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The pandemic has transformed the international art world. In many ways, it has accelerated changes that were already beginning to take shape: art fairs went virtual, dealers designed online viewing rooms and museums shared their collections on social media. Even the most traditional of galleries and auction houses embraced technology and used digital channels to sell online. Sotheby's conducted 250+ live and online sales during 2020, adapting to lockdown working and achieving $2.5 billion in sales. Given that much of this innovative way of working is here to stay, employers will be actively seeking graduates equipped for this new high-tech art world. But what will they be looking for? Ruth Millington, Head of Careers in London shares 5 versatile skills that help applicants hit the ground running.

1. Social Media

Even before the pandemic, there was year-on-year growth in online sales across the art market. But in 2020, all art lovers were forced to move online. In particular, younger collectors scoured Instagram for affordable art and emerging artists to invest in. Meanwhile, museum audiences enjoyed engaging with inventive collection-sharing campaigns, taking part in online quizzes and drawing challenges, watching videos and forwarding memes. The Royal Academy set a daily doodle challenge on Twitter, ART UK established an #OnlineArtExchange, themed each week, and The Getty challenged people to recreate classic artworks at home. Creating a social media presence will therefore be a part of every art organization’s strategy, providing social media savvy graduates with the opportunity to take a leading role.

2. Analytics  

As well as creating engaging online content, arts organizations must track the successes and failures of their digital initiatives to make informed business decisions. Analytical skills – the ability to collect, measure and make sense of data – will therefore be required for many roles.  For instance, an analysis of web traffic data can conclude where audiences come from, what content people most engage with and which artworks are selling best in online exhibitions and auctions. If you can measure something, you can effectively manage it. Auction houses, including Sotheby’s, now employ Data Analysts, responsible for conducting art market research, providing data analysis and producing graphs and infographics.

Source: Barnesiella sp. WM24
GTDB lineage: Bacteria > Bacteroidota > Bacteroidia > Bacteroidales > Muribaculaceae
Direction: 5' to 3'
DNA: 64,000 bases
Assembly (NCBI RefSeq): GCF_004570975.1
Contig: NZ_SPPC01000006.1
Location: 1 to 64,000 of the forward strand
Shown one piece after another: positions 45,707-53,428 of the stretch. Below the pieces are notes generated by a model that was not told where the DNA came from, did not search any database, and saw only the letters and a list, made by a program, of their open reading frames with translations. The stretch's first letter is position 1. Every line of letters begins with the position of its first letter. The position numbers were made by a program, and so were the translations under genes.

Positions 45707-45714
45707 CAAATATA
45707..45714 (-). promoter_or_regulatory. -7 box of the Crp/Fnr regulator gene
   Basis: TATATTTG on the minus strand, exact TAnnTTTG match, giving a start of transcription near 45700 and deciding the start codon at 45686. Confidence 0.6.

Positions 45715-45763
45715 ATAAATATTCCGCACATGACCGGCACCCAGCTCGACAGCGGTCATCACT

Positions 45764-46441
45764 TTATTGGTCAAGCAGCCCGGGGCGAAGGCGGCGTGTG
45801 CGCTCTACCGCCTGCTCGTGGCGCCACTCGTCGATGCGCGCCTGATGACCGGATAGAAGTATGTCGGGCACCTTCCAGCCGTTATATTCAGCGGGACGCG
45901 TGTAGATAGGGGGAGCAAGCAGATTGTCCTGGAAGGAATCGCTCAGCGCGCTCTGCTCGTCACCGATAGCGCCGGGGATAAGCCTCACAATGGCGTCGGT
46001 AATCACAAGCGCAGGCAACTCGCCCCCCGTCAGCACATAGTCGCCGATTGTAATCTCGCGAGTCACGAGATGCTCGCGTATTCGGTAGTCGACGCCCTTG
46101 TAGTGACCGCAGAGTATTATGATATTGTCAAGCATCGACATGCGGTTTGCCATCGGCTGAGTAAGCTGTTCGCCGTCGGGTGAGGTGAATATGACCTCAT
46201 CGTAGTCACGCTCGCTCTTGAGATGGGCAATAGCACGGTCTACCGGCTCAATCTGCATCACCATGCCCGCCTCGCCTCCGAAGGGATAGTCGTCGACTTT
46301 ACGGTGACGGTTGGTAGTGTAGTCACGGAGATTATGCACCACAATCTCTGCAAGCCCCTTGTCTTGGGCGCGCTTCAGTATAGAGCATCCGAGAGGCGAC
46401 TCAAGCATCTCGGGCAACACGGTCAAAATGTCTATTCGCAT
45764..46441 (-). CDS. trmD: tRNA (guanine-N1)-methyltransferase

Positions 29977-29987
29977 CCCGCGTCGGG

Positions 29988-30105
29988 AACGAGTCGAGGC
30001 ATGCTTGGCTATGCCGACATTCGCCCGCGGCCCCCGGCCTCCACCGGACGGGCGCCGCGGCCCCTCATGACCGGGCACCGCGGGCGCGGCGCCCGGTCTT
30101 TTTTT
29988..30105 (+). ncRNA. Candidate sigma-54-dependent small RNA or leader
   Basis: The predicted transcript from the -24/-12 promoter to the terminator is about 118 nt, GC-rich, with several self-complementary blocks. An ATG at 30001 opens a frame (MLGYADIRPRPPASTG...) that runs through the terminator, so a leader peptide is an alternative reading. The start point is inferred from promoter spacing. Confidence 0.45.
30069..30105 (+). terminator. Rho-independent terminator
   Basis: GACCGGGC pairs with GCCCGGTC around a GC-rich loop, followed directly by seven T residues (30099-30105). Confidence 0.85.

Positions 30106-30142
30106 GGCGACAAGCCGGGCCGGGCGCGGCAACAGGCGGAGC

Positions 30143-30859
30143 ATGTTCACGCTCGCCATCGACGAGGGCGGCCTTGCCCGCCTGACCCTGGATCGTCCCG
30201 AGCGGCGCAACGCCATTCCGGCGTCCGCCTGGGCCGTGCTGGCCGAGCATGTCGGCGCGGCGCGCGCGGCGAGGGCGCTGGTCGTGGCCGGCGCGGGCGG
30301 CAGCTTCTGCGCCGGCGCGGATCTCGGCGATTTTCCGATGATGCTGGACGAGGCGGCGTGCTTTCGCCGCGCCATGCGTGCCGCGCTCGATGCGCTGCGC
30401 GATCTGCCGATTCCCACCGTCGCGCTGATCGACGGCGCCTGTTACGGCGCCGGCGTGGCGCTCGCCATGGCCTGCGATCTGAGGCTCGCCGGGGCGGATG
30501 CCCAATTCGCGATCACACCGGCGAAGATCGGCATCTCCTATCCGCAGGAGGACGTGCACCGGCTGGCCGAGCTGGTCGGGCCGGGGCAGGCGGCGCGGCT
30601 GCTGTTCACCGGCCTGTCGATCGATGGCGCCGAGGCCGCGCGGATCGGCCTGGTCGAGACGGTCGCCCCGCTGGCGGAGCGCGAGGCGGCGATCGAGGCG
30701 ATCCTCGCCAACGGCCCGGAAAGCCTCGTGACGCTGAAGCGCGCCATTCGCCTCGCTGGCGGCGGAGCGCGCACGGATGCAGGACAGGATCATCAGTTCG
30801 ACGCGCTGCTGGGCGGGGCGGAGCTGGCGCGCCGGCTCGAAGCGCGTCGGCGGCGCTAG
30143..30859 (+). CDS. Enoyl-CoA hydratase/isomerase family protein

3. Email Marketing

Today, content comes in so many forms: videos, blog posts, podcasts, infographics. But emails and newsletters are still equally as important, particularly within the art market where developing strong relationships with clients is key to success. As we all receive far too many emails, excellent copywriting skills will ensure your message doesn’t end up in spam. If you can write a catchy title and strong opening line to grab a journalist’s attention, personalise a persuasive message to a collector or send an engaging, well-designed newsletter to a museum audience, you’re sure to impress at the interview. If you’re not already signed up, it's worth subscribing to maxwell museums, for news on the museum sector, brand new The Canvas offers insights across the art world, and Art Monthly, filled with job vacancies, exhibition opportunities, residencies and competitions.

4. Spreadsheets

Despite being over 30 years old, Microsoft Excel remains the one of the most in-demand softwares for graduate proficiency. Being able to record and sort data on a spreadsheet is an essential part of many job roles. Whether tasked with documenting visitor numbers within a museum, recording project costs for an art fair or tracking current market prices for an auction house department, Excel will be your friend.

5. Digital art

It’s not just skills but an understanding of the new digital art world, which will be in demand. As Sotheby’s Institute of Art alumna Gabrielle Pucci (MA Art Business, 2019), who is Marketing Executive at Vastari, points out: "At Vastari we are constantly trying to stay ahead of the game when it comes to innovative technologies in the art world, such as NFTs, blockchain, crypto, and VR/AR just to name a few. Therefore, engaging with a variety of social channels (not only the classic Twitter, Instagram, Linkedin, but also Reddit, Discord, Clubhouse) is increasingly valuable to stay on top of developing trends and hot topics. Having an ear to the ground and actually being able to understand/comment on these subjects when it comes to obtaining a career in art + technology will help immensely in order to stand out from the crowd.” 

As the art market evolves at such a rapid pace, it’s not only digital skills but flexibility, an openness to learning about and working with new technologies, and creativity which will all be in high demand among employers. Therefore, there is a real opportunity right now for graduates to not only enter into, but take a leading role, in the new high-tech art world.

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